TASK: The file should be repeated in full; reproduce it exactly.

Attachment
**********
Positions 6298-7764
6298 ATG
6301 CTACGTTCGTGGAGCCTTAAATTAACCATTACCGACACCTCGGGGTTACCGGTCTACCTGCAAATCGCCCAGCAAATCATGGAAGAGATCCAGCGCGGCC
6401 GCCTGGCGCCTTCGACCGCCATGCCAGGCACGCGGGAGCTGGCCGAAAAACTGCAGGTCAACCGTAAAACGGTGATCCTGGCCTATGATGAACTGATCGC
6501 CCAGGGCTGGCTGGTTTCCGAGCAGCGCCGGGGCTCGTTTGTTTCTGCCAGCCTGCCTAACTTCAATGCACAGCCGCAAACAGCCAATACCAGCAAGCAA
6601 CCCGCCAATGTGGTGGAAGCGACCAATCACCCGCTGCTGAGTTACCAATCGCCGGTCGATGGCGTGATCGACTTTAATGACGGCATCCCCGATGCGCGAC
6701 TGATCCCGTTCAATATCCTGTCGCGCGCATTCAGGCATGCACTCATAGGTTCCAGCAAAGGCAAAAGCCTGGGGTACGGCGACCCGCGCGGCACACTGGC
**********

Positions 6298-7764
6298 ATG
6301 CTACGTTCGTGGAGCCTTAAATTAACCATTACCGACACCTCGGGGTTACCGGTCTACCTGCAAATCGCCCAGCAAATCATGGAAGAGATCCAGCGCGGCC
6401 GCCTGGCGCCTTCGACCGCCATGCCAGGCACGCGGGAGCTGGCCGAAAAACTGCAGGTCAACCGTAAAACGGTGATCCTGGCCTATGATGAACTGATCGC
6501 CCAGGGCTGGCTGGTTTCCGAGCAGCGCCGGGGCTCGTTTGTTTCTGCCAGCCTGCCTAACTTCAATGCACAGCCGCAAACAGCCAATACCAGCAAGCAA
6601 CCCGCCAATGTGGTGGAAGCGACCAATCACCCGCTGCTGAGTTACCAATCGCCGGTCGATGGCGTGATCGACTTTAATGACGGCATCCCCGATGCGCGAC
6701 TGATCCCGTTCAATATCCTGTCGCGCGCATTCAGGCATGCACTCATAGGTTCCAGCAAAGGCAAAAGCCTGGGGTACGGCGACCCGCGCGGCACACTGGC